For a simple and correct explanation on how to use 24LC256 and Arduino, please visit [here].
24LC256 EEPROM, available at SparkFun.
// Author is confusing pins A0~2. These are used to set the I2C bus device address for the 24LC256. This EEPROM has 32 kilobytes (256 x 8 bits) of storage space, nor any "blocks". See the data sheet...
Here is how the 24LC256 works: you configure 3 pins on the chip to select what I call a "block", therefore, there are 8 blocks available. Each block is 32kb wide, and you can access the bytes in a block with a 14 bits address (which will be transmitted via I2C bus).
The only thing you've got to deal with is the block you want to use, and the operations (read/write).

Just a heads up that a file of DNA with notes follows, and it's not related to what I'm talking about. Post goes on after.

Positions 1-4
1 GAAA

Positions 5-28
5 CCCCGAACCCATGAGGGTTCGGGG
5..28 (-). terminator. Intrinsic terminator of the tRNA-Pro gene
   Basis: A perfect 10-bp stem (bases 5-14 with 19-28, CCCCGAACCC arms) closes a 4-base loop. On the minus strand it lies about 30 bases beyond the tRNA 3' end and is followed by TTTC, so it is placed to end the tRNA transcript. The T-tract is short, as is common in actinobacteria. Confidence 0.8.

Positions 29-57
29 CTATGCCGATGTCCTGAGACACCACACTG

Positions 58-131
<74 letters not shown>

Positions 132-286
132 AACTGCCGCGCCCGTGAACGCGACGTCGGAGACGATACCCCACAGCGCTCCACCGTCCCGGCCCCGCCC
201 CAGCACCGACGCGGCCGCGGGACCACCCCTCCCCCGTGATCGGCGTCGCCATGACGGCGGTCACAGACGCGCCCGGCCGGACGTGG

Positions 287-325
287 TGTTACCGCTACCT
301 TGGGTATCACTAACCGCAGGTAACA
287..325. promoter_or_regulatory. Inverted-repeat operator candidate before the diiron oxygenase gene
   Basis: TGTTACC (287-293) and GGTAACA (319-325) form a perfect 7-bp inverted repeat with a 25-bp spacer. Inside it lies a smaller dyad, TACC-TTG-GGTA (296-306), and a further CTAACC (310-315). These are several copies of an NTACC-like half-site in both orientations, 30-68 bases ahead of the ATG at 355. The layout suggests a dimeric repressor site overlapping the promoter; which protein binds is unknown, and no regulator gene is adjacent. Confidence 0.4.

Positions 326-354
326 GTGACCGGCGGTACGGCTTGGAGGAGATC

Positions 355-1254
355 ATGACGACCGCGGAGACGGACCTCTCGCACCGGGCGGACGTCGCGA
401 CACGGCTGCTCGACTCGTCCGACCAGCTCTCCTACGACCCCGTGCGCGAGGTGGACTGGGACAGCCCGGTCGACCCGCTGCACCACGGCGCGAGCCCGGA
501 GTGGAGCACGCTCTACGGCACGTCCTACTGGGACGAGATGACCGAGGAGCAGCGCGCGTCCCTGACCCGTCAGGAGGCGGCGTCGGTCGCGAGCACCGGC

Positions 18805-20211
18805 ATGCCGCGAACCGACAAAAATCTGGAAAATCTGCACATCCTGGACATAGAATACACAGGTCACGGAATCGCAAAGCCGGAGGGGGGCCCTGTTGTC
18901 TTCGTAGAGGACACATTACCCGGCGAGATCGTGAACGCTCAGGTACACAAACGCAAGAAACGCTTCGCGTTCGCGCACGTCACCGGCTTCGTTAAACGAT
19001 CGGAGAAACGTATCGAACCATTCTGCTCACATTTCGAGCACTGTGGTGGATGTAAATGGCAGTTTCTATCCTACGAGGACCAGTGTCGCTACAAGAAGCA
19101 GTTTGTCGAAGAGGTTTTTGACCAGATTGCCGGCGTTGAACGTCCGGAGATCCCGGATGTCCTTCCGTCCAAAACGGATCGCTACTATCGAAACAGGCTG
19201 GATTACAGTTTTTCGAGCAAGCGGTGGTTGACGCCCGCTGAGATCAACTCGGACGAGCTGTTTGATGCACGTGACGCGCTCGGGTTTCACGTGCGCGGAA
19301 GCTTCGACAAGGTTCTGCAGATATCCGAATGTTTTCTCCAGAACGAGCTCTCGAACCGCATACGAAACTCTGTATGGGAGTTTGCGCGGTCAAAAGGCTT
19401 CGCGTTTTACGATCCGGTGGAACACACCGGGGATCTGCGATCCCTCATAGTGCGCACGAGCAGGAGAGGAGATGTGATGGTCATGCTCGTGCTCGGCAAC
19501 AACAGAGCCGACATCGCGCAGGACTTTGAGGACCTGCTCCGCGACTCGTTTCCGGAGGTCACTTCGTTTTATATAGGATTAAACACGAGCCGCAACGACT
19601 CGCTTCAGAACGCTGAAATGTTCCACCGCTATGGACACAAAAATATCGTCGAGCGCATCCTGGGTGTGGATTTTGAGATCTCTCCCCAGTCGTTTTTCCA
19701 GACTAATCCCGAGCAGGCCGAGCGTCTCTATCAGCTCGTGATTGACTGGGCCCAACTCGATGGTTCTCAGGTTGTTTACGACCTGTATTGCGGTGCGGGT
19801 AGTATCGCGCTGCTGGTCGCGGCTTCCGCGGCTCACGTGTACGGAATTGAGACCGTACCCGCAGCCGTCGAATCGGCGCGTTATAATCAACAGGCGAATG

First of all, you need to enable I2C communications with TWIPROM.begin(). Then a little configuration of your stuff is necessary:
Blocks are cool, as they are independant. When you use a block, all the others are read/write protected. Therefore, you can assign a block to a special storage task, or make a RAID system by writing the same data to 2 blocks..
If 32kb is enough for your design (or if you're running out of free pins), hard-connect A0,A1 & A2 to ground and use only block 0.
Use an unsigned int for the address. It is 15 bits long, so the maximum addressable byte is 32767.
A write cycle is 5ms long. Which means that writing the whole block using the single byte method is 2.7 seconds long. Be carefull with time-sensitive designs!